Back to School... Again!
Mr Gibbs is the headmaster of Reepham High School and College. Throughout my time at Reepham, he was deputy and in charge of everything pastoral. We met when I was in Year 6, on his annual primary school visit to talk through the upcoming transition to secondary; he has told me before that I sat with my arm in the air the entire time because I had so many questions. I’m thinking about this as I walk across the playground with my notebook and recorder. Mr Gibbs has the most common sense of anyone I have ever met: If you ask him for advice he will tell you - very clearly and without frills or mollycoddling - what he thinks. I am midway through my third year of university with three teacher training interviews on the calendar: now feels like a good time to speak to someone with a lot of common sense.
I am back at my old school, sitting in the headmaster’s office. There is a cold mug full of tea in front of me, which, when Mr Gibbs asks if-I-would-like-tea and I say yes-please, he picks up and leaves the room with. Two minutes later he puts it back down, now hot.
“Sorry, what just happened?”
“I had someone in earlier, and I forgot to ask how she wanted her tea, so I made three and let her pick which level of milk she wanted, then I had the other one. And then I thought, oh, Ruby’s coming in a bit, she’s bound to be a tea drinker.”
“Right. So - I’m drinking someone else’s tea, which was tried and rejected, that you just microwaved?”
“Well… She never actually tried that one.”
“What was your experience of school?”
“At the time, I thought nothing of it. On reflection, terrible. I don’t blame the school, I think it was the education system at the time: no accountability, no monitoring. No one ever said ‘you are actually clever, but you're the laziest boy in the world, why don't you get some work done, here's a detention': never happened. I was into sport… I think I can say in my four years there, I never had a single punishment. The homework I did was either not there, or shocking. Apart from for my English teacher, who was a small woman with a bun that I didn't want to take on. She was my best teacher. I got my results at the end, I'd done just enough to do A Levels, ended up with one at grade D, which obviously wasn’t going to get me anywhere. By this time I had decided I wanted to be a PE teacher, and the results meant I wasn't going to Leeds - had a cry about that. In those days you could re-book your A Levels for November, so booked them and put a bit of work in, got a grade A. That was dangerous, it taught me that I could do well if I worked hard, but also that I must be super clever, so you can see the danger in that. Went to Leeds, which is a brilliant place! First day ever, our course leader said 'you're on a four year course, and the first two years don't count', so we went to the pub. But in the final year, for the first time in my life, I got into studying and loved it. Wrote my dissertation and got the second highest mark in the year, and actually that taught me what I'd call a love of learning. All the education up to that point was just a tick box to move on to the next level.”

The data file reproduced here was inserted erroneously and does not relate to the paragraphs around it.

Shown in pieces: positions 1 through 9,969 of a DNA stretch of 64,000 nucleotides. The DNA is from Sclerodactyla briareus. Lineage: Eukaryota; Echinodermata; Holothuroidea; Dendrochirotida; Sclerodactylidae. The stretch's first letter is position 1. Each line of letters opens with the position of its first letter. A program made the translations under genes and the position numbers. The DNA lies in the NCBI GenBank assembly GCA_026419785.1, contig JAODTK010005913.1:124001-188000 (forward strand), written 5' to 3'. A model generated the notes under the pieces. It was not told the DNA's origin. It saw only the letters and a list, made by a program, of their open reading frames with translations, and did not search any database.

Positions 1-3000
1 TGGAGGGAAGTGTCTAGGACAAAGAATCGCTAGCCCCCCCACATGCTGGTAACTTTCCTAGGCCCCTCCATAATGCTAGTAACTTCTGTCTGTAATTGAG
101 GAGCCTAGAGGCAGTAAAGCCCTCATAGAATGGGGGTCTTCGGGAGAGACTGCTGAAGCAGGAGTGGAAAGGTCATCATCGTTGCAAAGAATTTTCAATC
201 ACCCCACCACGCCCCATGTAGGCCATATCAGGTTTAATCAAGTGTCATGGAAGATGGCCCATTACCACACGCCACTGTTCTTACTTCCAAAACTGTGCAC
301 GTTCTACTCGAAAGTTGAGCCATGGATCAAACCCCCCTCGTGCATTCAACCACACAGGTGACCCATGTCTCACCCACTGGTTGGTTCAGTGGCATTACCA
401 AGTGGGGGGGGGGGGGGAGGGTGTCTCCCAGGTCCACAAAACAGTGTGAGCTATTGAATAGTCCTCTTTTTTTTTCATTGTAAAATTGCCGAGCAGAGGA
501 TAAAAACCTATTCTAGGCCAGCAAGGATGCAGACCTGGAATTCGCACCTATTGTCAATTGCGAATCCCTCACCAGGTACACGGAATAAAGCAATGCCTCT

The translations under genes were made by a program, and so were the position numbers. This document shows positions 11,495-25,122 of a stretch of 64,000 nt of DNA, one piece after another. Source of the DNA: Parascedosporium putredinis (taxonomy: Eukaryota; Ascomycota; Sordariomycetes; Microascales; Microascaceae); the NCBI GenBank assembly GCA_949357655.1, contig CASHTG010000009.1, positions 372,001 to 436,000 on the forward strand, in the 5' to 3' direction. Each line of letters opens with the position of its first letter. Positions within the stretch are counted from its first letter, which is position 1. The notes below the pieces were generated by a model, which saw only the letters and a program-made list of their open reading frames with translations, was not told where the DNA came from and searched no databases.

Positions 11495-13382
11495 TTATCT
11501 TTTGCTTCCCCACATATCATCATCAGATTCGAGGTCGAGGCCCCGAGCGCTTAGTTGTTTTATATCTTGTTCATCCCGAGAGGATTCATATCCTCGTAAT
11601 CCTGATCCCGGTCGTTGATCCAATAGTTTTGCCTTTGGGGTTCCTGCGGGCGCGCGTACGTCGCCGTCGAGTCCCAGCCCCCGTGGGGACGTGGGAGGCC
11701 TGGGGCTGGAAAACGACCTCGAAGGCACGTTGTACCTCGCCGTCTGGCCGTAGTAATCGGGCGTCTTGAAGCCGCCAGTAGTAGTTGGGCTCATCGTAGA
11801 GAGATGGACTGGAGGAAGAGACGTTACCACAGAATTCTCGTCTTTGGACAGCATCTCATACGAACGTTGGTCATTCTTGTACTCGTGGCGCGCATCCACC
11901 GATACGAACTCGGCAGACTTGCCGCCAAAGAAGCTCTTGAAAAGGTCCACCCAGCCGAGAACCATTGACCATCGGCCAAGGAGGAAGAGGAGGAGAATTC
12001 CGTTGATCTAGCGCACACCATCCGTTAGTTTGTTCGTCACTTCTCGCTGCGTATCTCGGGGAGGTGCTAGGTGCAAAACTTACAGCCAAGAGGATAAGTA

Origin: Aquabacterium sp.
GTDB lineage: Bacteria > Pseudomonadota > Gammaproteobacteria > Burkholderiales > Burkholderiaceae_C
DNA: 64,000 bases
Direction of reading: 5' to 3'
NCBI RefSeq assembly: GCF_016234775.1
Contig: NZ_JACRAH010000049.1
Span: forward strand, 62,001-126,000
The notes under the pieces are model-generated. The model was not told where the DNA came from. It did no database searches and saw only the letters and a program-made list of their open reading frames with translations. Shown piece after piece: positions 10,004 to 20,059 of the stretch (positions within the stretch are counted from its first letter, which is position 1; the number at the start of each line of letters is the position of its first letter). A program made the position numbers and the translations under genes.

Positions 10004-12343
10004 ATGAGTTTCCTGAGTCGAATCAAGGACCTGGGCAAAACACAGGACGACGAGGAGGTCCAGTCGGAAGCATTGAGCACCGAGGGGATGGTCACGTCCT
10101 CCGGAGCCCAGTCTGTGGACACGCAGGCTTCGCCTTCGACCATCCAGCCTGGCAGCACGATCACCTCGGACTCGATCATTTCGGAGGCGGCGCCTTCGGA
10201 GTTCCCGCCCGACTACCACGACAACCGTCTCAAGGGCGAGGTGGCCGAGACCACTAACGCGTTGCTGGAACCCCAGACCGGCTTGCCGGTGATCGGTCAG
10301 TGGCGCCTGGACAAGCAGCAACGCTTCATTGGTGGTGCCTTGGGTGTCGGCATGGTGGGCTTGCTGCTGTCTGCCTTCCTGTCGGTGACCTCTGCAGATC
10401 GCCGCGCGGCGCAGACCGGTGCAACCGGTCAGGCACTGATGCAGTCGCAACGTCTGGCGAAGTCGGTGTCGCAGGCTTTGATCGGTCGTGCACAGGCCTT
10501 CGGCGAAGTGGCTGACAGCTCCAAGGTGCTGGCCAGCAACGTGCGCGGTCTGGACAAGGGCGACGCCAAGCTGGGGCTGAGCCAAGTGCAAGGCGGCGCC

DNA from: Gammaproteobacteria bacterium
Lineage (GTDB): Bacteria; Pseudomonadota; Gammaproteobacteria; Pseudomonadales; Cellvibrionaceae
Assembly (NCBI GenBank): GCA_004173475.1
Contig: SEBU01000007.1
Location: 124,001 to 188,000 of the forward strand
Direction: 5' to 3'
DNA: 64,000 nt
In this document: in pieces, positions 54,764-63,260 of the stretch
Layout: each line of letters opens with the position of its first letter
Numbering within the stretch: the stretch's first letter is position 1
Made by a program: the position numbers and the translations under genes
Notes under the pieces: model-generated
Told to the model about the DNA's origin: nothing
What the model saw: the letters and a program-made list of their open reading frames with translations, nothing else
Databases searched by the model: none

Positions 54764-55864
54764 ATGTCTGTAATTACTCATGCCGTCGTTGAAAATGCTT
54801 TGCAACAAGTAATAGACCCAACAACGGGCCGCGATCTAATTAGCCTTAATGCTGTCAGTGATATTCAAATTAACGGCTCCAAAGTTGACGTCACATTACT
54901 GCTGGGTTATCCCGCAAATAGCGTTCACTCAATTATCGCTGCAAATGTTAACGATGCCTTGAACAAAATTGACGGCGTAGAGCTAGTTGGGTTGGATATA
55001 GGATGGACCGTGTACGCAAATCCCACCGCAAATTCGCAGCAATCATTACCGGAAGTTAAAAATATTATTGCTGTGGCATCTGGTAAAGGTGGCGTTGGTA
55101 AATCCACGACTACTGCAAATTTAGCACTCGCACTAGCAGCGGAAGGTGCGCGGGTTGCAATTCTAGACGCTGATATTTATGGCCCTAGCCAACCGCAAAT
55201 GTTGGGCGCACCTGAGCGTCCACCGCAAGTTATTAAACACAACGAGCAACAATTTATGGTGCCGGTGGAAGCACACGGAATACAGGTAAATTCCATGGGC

“But you decided to become a teacher before that happened?”
“The decision to be a PE teacher came of three reasons. One is because I was not good enough to earn a living or build a career from sport, and I thought being a PE teacher is the best way to. Second, although teachers don't become millionaires, there's a lot of good things about teaching: the money is pretty steady, you get a nice pension, job security, schools are great places. The other thing is, my dad was a PE teacher. Not that I ever sat down and quizzed him on it, but if you're living with a teacher, you learn about education. And the rest of my family were timber merchants. Didn't fancy being a timber merchant.”
“So when did the pastoral thing come into play?”
“PE is quite a pastoral subject, I think. It's not an academic subject, it's about personal development through sport, developing skills and abilities, working as a team, learning your strengths and weaknesses: that's pastoral stuff. I find it easier to build a relationship with the kids who are naughty. Same with parents, really. You get the 'scary parents' that come here swearing and threatening you, and I've always said 'that's alright, I'll meet them'. I've been told on the phone 'I'm going to come up there and sort you out', and I've said 'okay, I'll meet you at reception'. What do you do when you play rugby? It's a game of physical and intellectual challenge, so actually, three times a week for fun I was practicing how to deal with intimidating behaviour. I get on with the parents, kids, teachers… I just really enjoy trying to solve problems for people.”
“Does it change your relationships with the other teachers?”
“Interesting, and yes. This is something I’ve had to consider, because I regard myself as someone who just wants to mess about and have a laugh. Last year, year before, I emailed a young member of staff saying ‘quick word in the morning please, need to see you’ - should have probably put ‘nothing to worry about’, because the next morning in the car park she took one look at me and started crying. I thought something had happened, it turned out she was just really worried. No matter what I do or how friendly I am, the fact is people do see me differently. Apart from the ones who’ve been here forever.”
“Do you still go on nights out?”
“Because of headmaster-ness?”
“Last summer I bumped into a big group of staff, and as I walk across, everyone stops talking. They don't want me there! They want a drink with their colleagues, not their boss. I did about fifteen minutes, then left: it's not fair on the staff. But that's fine, I spend all day every day with people, so I quite like to keep away from people if I can, in the evenings!”